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Horton in Ribblesdale is a small village and civil parish in the Craven district of North Yorkshire, Englandmarker. It is situated in Ribblesdalemarker on the Settle–Carlisle Railway to the west of Pen-y-ghentmarker.

Its population in the 2001 census was 498 people in 211 households.

History

Horton in Ribblesdale was historically a part of Ewcross wapentake in the West Riding of Yorkshire. It became a parish town in the early 12th century when the church of St. Oswald was established. This church was historically associated with the Deanery of Chestermarker, and was part of the Diocese of Yorkmarker - though, today it is part of the Diocese of Bradfordmarker. The surviving parish records date back to 1556.

In the 13th century the village and parish were ruled by rival monastic orders at Jervaulx Abbeymarker and Fountains Abbeymarker. Their dispute stemmed from a 1220 transfer of property here by William de Mowbray to the Fountains monks, which challenged the primacy of an earlier grant by Henry III to Jervaulx's predecessors at Fors Abbey. Not until 1315 was this dispute firmly settled, when Edward II confirmed the Abbot of Jervaulx as Lord of Horton in Ribblesdale.

During the Dissolution of the Monasteries, the monks' interests at Horton in Ribblesdale was attributed with an annual income of £32 and 5 shillings; and was given to the Earl of Lennox. He, in turn, disposed of the manor lands about 1569 or 1570 to a syndicate consisting of John Lennard, Ralph Scrope, Ralph Rokebie, Sampson Lennard, William Forest, Robert Cloughe and Henry Dyxon.

It seems the manor lands were eventually held solely by the family of John Lennard, the first named member of the syndicate. His daughter Lady Anne Lennard married Sir Leonard Bosville of Bradburne in Kentmarker and together they sold their interests at Horton in Ribblesdale during the reign of Charles II to a partnership consisting of Lawrence Burton, Richard Wigglesworth and Francis Howson.

In 1597 Horton in Ribblesdale, like so much of northern England, was struck by a killer plague. This is confirmed by the parish burial register, which lists 74 deaths that year compared to just 17 deaths during the preceding and succeeding years. Those lost to this pandemic amounted to roughly one-eighth of the parish's population.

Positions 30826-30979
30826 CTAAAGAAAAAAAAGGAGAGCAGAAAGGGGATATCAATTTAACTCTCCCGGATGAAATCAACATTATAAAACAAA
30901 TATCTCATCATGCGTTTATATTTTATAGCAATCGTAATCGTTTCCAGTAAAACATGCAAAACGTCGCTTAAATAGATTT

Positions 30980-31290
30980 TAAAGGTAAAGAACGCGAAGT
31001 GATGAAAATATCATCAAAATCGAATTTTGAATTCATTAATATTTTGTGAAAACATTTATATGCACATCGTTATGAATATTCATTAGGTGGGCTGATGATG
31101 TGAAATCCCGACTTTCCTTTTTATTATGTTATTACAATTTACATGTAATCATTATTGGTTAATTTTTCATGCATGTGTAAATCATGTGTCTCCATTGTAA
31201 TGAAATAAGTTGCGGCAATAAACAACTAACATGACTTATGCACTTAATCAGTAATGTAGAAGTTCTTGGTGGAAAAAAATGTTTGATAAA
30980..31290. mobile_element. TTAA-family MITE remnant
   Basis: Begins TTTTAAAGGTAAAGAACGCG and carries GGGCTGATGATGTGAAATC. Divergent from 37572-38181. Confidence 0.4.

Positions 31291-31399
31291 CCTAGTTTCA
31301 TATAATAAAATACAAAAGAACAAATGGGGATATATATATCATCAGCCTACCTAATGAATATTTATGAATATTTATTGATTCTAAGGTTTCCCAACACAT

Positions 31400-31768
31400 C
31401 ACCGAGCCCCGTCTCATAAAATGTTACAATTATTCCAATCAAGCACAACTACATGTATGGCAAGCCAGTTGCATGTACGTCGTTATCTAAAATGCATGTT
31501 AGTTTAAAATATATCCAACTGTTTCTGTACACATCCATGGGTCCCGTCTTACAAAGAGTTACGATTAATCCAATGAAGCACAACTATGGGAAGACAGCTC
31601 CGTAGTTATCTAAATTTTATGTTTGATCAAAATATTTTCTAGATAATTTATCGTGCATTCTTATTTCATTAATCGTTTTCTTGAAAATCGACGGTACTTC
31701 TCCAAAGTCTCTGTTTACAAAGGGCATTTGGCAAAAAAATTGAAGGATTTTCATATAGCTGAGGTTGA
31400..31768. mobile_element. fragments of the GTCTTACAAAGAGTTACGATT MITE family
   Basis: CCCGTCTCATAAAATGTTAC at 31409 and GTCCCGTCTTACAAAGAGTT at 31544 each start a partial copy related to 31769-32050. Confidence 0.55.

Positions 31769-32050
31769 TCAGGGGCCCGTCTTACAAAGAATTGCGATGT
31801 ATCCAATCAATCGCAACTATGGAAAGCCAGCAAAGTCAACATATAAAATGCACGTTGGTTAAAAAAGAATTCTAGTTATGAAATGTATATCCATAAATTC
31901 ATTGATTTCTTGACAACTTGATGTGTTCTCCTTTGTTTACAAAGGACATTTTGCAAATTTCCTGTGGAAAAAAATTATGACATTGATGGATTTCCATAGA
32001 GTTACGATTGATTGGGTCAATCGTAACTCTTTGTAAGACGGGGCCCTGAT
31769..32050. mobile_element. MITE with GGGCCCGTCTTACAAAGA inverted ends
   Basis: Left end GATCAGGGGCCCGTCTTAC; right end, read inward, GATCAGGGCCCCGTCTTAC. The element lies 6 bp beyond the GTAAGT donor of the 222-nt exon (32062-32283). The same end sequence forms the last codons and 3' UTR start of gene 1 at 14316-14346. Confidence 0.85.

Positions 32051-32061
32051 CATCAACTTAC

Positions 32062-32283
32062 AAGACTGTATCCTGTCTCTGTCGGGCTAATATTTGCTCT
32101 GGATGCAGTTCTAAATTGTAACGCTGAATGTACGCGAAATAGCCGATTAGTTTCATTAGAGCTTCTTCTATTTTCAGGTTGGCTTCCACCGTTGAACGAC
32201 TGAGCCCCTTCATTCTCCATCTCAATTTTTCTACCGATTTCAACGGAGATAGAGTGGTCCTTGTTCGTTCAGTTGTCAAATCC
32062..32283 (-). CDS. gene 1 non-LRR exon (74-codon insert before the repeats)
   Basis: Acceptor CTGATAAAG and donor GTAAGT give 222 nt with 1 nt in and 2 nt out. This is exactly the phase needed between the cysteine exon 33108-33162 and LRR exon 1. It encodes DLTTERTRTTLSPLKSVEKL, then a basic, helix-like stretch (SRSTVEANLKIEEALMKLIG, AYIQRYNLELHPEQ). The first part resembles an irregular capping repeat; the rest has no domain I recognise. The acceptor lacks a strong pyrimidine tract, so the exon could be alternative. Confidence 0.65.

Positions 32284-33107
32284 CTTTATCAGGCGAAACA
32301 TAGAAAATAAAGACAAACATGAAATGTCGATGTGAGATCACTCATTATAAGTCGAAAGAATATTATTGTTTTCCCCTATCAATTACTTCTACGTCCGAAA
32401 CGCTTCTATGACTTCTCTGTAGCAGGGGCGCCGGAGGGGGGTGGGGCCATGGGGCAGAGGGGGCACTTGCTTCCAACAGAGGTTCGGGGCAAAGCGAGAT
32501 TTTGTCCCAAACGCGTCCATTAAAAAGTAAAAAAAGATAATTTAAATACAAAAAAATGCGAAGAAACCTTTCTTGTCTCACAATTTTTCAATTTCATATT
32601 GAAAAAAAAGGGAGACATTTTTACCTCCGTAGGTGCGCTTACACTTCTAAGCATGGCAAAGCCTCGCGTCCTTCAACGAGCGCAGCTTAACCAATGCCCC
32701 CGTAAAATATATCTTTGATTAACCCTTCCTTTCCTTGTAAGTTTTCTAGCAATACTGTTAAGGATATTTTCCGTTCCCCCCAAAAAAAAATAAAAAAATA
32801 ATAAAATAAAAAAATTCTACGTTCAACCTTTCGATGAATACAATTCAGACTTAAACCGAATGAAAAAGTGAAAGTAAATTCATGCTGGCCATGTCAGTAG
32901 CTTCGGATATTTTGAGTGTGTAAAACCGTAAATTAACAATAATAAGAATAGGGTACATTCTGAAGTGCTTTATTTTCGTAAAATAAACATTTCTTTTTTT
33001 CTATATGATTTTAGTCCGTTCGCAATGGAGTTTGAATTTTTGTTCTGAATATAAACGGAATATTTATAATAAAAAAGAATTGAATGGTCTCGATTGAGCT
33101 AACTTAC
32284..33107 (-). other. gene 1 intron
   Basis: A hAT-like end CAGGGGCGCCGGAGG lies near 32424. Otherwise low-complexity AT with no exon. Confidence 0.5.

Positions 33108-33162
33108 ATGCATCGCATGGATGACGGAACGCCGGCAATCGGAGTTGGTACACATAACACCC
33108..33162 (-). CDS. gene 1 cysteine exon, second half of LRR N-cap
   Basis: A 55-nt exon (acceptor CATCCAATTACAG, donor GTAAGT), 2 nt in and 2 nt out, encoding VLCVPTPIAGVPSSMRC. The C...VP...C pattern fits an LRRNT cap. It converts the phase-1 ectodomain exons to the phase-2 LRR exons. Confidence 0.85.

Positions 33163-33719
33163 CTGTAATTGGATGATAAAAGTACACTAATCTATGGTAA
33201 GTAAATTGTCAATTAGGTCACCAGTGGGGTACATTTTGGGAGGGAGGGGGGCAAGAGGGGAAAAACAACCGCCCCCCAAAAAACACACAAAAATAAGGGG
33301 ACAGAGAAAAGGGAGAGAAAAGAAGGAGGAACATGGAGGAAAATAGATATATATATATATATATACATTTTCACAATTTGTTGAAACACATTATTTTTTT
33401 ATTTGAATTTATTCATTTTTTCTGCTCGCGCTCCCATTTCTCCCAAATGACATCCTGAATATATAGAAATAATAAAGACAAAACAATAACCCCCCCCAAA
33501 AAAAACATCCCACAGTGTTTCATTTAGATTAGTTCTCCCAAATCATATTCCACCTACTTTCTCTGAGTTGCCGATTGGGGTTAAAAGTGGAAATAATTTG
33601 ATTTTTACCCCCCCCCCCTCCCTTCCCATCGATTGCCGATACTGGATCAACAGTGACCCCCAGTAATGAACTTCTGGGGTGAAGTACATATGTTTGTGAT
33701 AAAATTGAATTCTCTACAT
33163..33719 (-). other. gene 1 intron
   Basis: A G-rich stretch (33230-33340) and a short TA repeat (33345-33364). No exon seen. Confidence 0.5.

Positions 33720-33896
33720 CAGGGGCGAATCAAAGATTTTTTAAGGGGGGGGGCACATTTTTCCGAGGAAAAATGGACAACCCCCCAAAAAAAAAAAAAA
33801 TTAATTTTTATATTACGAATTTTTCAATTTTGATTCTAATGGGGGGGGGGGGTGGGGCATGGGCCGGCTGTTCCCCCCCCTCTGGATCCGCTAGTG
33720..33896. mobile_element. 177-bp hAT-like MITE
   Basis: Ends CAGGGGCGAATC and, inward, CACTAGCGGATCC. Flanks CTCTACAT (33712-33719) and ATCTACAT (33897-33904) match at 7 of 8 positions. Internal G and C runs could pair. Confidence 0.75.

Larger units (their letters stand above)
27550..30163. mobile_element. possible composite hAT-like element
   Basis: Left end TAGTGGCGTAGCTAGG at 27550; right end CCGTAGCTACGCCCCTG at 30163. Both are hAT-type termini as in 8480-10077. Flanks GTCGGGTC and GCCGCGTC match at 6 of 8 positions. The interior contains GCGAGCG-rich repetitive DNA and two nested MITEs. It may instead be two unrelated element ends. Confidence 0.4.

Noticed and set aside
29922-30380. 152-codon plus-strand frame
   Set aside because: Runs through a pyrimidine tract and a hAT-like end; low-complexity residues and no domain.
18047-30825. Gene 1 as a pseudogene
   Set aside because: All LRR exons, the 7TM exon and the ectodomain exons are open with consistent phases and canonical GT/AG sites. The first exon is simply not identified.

In 1725, local squire John Armistead left an endowment to establish a free grammar school here.

Visitor attractions

Horton in Ribblesdale is the traditional starting (and finishing) point for the Three Peaks walk. The Pennine Waymarker and Ribble Waymarker long-distance footpaths pass through the village.

The region is also popular for caving and potholing, with Alum Pot and the Long Churn cave system just to the north of the village, and Hull Pot and Hunt Pot on the western side of Pen-y-ghentmarker in England.

The Three Peaks walk is an endurance challenge of 26 miles distance, including 5,000 feet of ascent and descent of the mountains of Pen-y-ghent, Whernsidemarker and Ingleboroughmarker all to be completed in under 12 hours which attracts thousands of walkers each year. The circuit is also used for a well established fell race in April, while the gruelling Three Peaks cyclo-cross race also visits the three summits in the course of a longer 38-mile route on the last Sunday in September. Participants in both the running and cycling race regularly achieve winning times of around three hours, and sometimes both races in the year are won by the same competitor.

Local architecture and amenities

The village has two pubs, The Crown Hotel and The Golden Lion, a village store as well as a cafe and tea rooms. The village post office that was previously located in the village store is now located in the Crown Hotel and only open Monday afternoon pm & Thursday morning. One villager has a radio telescope.

The Grade I listed[89786] village church is dedicated to St Oswald. It has a complete Norman nave, south door and tub-font and is the most complete of the Norman churches built in the Yorkshire Dalesmarker after the Norman conquest and the Harrying of the North that followed. The square tower was built later. The lychgates to enter the churchyard are roofed with huge slabs of Horton slate.

Other buildings in Horton are typical of the area. 17th century yeomens' farmhouses can be found on the edge of the village, and later cottages can be seen nearer the centre of the village. In the 1870s the new railway prompted the building of Victorian terraced housing. Later the local quarrying of limestone led to the building of housing for the quarrymen.

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